In the past, I've called O'Reilly's attitude to Web 2.0 as more snake oil from "open source" fanatics. Free software is based on solid pragmatism: the freedom to fix what you use (or hire someone to fix it, in a free market) to do what you need. That's the freedom that we need on the web too, but O'Reilly isn't involved: it's being left to a suprising alliance of the W3C, free culture groups and independent commercial vendors. Academies, civil society and companies: will it end in tears or will it work?

Ajax is devolution [vitavonni] is a good argument based on the pain of writing Javascript and the drawbacks of running complex Javascript on most browsers, but says nothing about the accessibility problems.

Bad Accessibility Loses Sales

Argos are a total pain. Their web site is unnecessarily complicated. If you want to do the basic action of buying something then you need to have a browser with all the trimmings and relaxed security, but even then, you might not be able to find what you want where you want to buy it. When will people wake up to the fact that Sometimes amateurish websites just put you off entirely... [Digital-Scurf Ramblings]

Odeon seem to have finally got its act together - I don't agree with their priorities, as the extra investment in the web site seems to have been balanced by reducing newspaper advertising, but I can finally find film information with any browser I've tried so far. Does that leave Argos as Britain's Biggest Bad Online Retailer?

The Poor Standing of Web Accessibility

A University of Southampton study might say that 60% of UK Government sites contain errors (from BBC News, looks like possible reporter confusion between WCAG and HTML). The British Standards Institute published PAS 78 for institutions with public-facing web sites to help make them properly accessible (from BBC News) and it costs GBP 30. Usability Exchange tests web sites with real disabled users for GBP 199-599 (from BBC News). It seems like accessibility, which should be everywhere, is suddenly being seen as a premium service by some developers. What will be the impact of this?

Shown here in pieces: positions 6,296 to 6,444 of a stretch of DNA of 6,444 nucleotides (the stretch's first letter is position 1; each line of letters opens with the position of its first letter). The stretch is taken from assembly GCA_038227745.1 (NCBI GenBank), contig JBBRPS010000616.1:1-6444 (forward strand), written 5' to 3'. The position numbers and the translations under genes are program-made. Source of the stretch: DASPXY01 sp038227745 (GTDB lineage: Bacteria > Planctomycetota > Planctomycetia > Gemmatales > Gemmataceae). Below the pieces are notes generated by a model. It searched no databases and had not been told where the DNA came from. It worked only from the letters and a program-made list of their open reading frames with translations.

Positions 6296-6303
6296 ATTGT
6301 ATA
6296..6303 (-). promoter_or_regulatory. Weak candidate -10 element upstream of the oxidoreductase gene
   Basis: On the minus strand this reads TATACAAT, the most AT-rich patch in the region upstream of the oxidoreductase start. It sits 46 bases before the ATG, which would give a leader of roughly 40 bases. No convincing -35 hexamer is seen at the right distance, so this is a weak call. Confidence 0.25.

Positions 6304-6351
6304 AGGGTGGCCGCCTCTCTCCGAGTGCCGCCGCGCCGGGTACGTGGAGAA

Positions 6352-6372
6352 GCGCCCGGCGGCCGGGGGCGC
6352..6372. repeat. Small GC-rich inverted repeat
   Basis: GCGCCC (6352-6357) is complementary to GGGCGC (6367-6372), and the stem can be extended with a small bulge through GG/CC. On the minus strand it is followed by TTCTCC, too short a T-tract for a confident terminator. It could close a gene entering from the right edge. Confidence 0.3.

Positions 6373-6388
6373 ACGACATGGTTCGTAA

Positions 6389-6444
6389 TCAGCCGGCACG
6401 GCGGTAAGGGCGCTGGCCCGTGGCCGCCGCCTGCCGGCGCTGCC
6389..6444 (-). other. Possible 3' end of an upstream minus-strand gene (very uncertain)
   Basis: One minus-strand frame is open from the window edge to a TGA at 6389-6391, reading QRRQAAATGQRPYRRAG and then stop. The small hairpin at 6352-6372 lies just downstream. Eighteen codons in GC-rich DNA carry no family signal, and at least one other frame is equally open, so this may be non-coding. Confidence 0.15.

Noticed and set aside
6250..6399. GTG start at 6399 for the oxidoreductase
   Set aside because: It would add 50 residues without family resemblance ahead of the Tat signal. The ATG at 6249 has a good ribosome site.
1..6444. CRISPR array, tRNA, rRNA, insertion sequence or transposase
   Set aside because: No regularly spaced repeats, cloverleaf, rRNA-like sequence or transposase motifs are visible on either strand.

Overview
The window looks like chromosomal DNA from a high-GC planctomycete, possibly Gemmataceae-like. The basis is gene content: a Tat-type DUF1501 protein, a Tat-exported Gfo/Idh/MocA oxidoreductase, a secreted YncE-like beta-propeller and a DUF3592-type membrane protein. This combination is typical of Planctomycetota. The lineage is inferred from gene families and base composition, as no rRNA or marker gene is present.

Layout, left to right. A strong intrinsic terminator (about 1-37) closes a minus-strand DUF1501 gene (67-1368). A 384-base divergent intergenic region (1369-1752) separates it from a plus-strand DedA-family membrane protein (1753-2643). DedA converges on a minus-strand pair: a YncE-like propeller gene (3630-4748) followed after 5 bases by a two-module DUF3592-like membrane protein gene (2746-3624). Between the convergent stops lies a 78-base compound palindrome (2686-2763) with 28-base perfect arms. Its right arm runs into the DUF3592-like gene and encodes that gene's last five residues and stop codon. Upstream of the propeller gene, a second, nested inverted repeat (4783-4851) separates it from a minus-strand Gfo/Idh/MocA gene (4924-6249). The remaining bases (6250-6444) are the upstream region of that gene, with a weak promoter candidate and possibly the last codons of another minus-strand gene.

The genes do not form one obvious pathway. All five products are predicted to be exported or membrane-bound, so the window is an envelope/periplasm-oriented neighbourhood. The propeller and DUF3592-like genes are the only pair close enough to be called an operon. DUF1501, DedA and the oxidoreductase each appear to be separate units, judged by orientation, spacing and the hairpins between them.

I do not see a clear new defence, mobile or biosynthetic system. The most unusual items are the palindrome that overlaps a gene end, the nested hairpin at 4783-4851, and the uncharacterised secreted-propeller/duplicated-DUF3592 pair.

'Most websites' failing disabled [BBC NEWS] reports that a survey found that an amazing 97% of websites are inaccessible, 78% used colours with poor contrast (a frequent complaint of mine because my eyesight isn't normal) and 73% relied on JavaScript for important functionality (among other things). What is really depressing is that the survey was commissioned for the International Day of Disabled People and the page linked for the IDDP itself uses colours with poor contrast (if you've not noticed, try setting your browser to white text on black by default) and relies on JavaScript for navigation: ARGH!

Someone please fetch the pitchfork - I want to correct that webmaster with it. For now, I've sent an email instead.


Uses and abuses of cookies

If you design your website so that it requires cookies, you ought to be punched [...] If you implement redirect chains [...] you ought to be kicked and battered, especially if those are implemented with meta refresh instead of HTTP redirect.

- Madduck's pet peeves

I agree entirely. If you want to save data to my computer, ask me beforehand, else it will be refused. Particularly annoying are people using off-the-shelf applications which do the right thing and don't require cookies (OSCommerce, for example), but their idiot web developers have hacked it into requiring cookies by not thinking through the possibilities and ignoring library routines.

Paul asked:

"Are cookies really that bad? Why are there loads of "cookie policies"? Whatever the cookie stores can usually be stored by the server anyway if the website owners are that desperate or the use of sessions phpid not cookies."

Cookies are that bad - if the developer stores data on the server, they have to do their own housekeeping or suffer the consequences. It's their problem. If the developer craps into my browser's cookie jar, it's my problem. You should have seen some of the rubbish in there before I changed my settings.

Comments are moderated (damn spammers) but almost anything sensible gets approved (albeit eventually). If you give a web address, I'll link it. I won't publish your email address unless you ask me to, but I'll email you a link when the comment is posted, or the reason why it's not posted.

This is copyright 2006 MJ Ray. See fuller notice on front page.